Jacky White ripped through a greatest hits-like set and converted everyone in the audience to their cult. To see them live is to believe. I've been three times and each one was a revelation. Forget how much it costs, just go.

2. The Arcade Fire@ Coachella, May 1
This was their first LA show since they hit it big and they lived up to their advance billing, delivering an awe-inspiring hour long set. Arcade Fire is the real deal and are completely deserving of the hype. Few bands have this kind of energy and talent. At one point, all 7 or 8 members on-stage began rotating to different instruments and no one even missed a beat.

3. Franz Ferdinand @ The Greek Theater, October 7

Franz Ferdinand almost got ME to dance. Almost. The only other way anyone could've got me to almost dance would've been by putting a gun to my head and threatening to make me work as an investment banker. Nice work, Franz Ferdinand. Nice work.

4. Interpol@ The Grand Olympic Auditorium, February 18

Interpol has the best rhythm section I've ever seen. Their bassist Carlos D plays ungodly scyth-like riffs that reverberated throughout the smoky dilapidated arena. Their drummer Sam Fogarino reminded me of a young very depressed John Bonham. And their lead singer Paul Banks has a haunting baritone that will creep into your nightmares. Even the Mexican gangsters next to me were blown away. In fact, at times I could hardly focus on the music because of their incessant chattering: "Mang..check out Interpol, ese. These mothafuckas is dope!" Nuff said.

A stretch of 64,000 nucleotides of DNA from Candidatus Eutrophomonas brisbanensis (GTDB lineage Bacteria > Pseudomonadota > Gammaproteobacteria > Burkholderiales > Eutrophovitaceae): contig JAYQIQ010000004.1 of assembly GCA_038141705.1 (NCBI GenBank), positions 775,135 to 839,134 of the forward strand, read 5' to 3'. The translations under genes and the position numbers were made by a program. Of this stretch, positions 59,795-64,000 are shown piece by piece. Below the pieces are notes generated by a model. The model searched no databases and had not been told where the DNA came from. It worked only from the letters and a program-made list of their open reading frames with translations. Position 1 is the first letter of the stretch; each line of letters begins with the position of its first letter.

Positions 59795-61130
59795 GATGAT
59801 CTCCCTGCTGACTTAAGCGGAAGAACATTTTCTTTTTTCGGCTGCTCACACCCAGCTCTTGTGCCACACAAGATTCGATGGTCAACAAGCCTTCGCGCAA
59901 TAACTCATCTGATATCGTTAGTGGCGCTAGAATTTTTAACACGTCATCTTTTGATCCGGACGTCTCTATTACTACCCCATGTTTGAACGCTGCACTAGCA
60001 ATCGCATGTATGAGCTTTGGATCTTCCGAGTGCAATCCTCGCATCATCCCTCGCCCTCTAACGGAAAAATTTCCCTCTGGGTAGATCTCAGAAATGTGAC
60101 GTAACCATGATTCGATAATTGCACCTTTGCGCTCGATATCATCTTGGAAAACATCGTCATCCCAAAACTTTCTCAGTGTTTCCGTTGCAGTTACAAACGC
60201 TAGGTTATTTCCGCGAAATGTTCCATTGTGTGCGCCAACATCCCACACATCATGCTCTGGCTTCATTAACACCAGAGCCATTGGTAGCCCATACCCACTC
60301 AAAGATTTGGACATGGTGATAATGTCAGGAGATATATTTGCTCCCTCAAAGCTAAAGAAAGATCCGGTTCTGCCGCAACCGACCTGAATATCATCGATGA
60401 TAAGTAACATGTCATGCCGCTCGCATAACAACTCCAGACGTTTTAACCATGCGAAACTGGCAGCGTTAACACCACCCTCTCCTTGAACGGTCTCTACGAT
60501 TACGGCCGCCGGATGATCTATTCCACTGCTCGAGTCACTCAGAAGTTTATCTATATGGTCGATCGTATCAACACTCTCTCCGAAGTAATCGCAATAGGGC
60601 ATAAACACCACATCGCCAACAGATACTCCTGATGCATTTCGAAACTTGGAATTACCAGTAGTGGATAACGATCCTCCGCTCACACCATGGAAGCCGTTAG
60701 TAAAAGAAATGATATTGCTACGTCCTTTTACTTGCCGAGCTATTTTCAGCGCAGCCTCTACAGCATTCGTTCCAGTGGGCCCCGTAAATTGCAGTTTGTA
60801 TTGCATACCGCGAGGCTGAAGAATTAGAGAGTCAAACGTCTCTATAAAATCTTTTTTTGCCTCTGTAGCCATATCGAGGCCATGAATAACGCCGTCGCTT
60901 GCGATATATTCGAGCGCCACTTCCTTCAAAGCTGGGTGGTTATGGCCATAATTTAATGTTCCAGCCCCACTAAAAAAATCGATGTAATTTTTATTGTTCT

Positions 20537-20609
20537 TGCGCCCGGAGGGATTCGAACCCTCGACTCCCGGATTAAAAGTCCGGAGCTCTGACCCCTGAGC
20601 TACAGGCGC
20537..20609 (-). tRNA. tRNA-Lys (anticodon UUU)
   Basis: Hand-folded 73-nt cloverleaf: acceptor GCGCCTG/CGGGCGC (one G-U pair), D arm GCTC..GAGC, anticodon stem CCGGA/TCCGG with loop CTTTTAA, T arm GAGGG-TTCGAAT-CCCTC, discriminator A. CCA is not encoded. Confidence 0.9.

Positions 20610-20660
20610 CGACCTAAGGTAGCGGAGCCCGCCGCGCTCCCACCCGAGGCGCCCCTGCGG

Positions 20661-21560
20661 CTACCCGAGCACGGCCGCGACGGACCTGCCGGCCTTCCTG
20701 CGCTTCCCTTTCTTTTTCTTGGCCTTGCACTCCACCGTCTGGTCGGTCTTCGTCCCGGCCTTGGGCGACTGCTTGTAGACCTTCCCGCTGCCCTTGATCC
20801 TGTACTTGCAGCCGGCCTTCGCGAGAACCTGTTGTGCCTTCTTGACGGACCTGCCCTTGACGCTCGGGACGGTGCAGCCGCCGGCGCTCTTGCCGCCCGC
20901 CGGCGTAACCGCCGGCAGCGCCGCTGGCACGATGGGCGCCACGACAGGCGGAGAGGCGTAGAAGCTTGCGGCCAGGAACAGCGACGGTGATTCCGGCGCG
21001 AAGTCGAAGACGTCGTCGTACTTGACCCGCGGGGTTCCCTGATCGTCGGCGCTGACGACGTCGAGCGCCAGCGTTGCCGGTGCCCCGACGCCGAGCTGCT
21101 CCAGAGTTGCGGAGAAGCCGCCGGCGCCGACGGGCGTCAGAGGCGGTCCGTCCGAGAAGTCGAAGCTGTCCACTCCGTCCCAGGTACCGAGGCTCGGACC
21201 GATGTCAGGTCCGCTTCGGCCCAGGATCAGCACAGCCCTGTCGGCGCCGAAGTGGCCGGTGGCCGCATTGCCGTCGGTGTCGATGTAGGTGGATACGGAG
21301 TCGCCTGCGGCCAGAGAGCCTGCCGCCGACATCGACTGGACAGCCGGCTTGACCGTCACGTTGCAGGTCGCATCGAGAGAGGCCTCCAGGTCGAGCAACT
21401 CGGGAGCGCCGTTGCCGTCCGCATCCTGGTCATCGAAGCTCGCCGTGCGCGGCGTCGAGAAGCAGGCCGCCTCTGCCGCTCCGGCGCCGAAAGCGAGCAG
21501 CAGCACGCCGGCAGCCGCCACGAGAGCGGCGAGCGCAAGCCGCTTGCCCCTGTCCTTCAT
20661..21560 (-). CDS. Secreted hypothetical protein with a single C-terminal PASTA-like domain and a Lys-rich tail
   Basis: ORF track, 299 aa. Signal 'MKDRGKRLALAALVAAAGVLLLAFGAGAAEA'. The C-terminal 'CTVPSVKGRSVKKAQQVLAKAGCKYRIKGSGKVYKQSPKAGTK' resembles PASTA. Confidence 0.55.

5. The Kills@ The Hollywood Palladium, September 20

The Kills completely stole the show from headliner Bloc Party. The lead singer, Allison Mosshart who goes by the moniker "VV" (which is more than a little bit hotter than Allison Mosshart) is perhaps the sexiest rock and roll singer I've ever seen. Not only is she beyond beautiful but her voice is powerful and fantastically primal. The substantially frat boy/sorority girl crowd might've wanted to mosh to Bloc Party, but the far less popular Kills put them to shame.

2 Comments:

At 11:24 AM, Anonymous Anonymous said...

great new indie band out of Ga

http://cdbaby.com/cd/unthinkable

 
At 8:34 PM, Anonymous Anonymous said...

This list hurt every part of my body.